Arts bodies decry ‘one of poorest funding rounds in history’

In the previous round, 23 projects worth $886,341 were funded for a success rate of 17 per cent.  In  2016, 41 projects were funded to the value of $1.5 million giving a success rate of 27 per cent.

”In terms of arts policy, project funding is where the adventurous risk-taking is and where you need to invest with courage,” Anatolitis said.

”It’s more than surprising, it’s shocking and deeply concerning that only six projects were supported. These are the only project rounds proposing to develop exciting new work for risk-taking audiences. Think of the size of NSW.”

Round two of the Create NSW Arts and Cultural Projects program opened in October 2017 and closed in December.

Announcements were due in April with projects to start in May but were delayed. Peak arts bodies were concerned the delay would make it difficult for successful applicants to tour their works regionally.

Successful projects were announced in the past few weeks. Anatolitis said very few if any of the successful NSW works would be able to tour to NSW professional venues

Create NSW said it had received a very high volume of applications which skewed the results and delayed assessment.

A second funding round had been introduced in the 2017-18 financial year and more than $1.1 million had been directed to 29 recipients over this entire 12 month period. This was a reduction on $1.5 million delivered in 2016/17 financial year.

”As always, supported projects were determined by the strength of their applications against the available budget, and priority areas,” the department said in a statement.

Of the six applications recommended for funding, four came from Sydney, one from western Sydney, and one from regional NSW.

The successful applicants were:

  • Marrugeku ($60,000) for a new trans-Indigenous dance theatre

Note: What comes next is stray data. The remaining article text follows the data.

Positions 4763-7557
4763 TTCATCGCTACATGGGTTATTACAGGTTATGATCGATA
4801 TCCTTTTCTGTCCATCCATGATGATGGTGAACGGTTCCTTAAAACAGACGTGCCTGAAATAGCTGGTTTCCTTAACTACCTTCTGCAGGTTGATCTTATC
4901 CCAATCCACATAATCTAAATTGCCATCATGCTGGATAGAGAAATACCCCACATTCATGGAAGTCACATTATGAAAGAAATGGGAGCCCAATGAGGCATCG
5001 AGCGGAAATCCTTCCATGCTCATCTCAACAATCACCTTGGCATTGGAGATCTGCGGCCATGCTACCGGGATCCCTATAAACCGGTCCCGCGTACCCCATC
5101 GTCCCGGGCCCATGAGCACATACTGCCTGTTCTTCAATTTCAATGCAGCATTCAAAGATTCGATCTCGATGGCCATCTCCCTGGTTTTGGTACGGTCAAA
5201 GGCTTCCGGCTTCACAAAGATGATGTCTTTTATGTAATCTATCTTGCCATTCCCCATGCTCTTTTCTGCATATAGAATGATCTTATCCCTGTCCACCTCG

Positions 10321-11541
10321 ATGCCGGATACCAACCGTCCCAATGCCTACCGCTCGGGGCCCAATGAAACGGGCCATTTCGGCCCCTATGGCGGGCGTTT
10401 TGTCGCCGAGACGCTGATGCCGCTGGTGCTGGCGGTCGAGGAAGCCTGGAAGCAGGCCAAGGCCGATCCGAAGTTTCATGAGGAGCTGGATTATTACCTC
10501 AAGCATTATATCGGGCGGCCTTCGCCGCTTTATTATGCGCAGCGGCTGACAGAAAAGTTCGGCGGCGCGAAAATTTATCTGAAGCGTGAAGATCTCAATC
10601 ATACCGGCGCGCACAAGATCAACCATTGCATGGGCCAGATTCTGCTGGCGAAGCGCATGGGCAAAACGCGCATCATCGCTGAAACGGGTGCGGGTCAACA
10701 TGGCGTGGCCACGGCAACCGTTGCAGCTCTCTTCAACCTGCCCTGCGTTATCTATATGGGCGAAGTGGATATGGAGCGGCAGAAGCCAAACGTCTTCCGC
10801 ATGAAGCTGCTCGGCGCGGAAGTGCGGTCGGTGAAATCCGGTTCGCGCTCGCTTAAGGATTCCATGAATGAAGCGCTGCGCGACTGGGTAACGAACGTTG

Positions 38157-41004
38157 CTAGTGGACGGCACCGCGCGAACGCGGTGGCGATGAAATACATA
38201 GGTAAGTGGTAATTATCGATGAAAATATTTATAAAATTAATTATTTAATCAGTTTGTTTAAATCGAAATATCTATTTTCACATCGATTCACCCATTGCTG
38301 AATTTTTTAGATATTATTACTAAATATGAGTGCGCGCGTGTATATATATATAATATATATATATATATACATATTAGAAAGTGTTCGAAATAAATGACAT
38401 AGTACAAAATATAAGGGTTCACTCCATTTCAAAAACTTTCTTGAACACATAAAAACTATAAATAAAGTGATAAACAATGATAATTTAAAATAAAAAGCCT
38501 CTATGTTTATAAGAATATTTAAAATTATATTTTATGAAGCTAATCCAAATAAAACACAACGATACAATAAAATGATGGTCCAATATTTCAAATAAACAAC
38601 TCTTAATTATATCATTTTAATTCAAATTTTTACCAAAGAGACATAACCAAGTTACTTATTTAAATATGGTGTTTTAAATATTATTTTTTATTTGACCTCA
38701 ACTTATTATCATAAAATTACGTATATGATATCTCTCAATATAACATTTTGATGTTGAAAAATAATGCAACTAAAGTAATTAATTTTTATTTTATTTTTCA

work jointly commissioned by Centre Tjibaou, Nouméa and Carriageworks, Sydney.
  • The Corridor Project ($55,000) for a multi art-form event that interweaves four significant local histories in Canowindra.
  • Ensemble Theatre ($60,0000) will produce its first production featuring the story of
    an Indigenous man, with an Indigenous director and performers.
  • Blue Mountains City Council ($25,789) for a series of public programs celebrating 2018 NAIDOC in conjunction with the exhibition John South: Skyworld, exploring Aboriginal
    astronomy through cross-disciplinary programs.
  • Lingalayam Dance Company ($45,240) for an interdisciplinary dance theatre work about the mythological significance of serpents in Australian Indigenous and Indian culture.
  • Harriet Body ($10,000) for an exhibition looking at collaborative art practices between artists living with and without intellectual and developmental disability or complex needs
    across Australia.

The Casula Powerhouse, FBI Radio, Artspace, the Seymour Centre, Monkey Baa Theatre Company
Museum of Contemporary Art and Music NSW were among the organisations that protested the tiny grant round.

”There were 216 projects that were not funded,” Ms Anatolitis said. ”When you think of the workload of that: it takes project teams weeks if not months to work on applications and that kind of unproductive labour is so counterproductive. It’s quite heartbreaking.”

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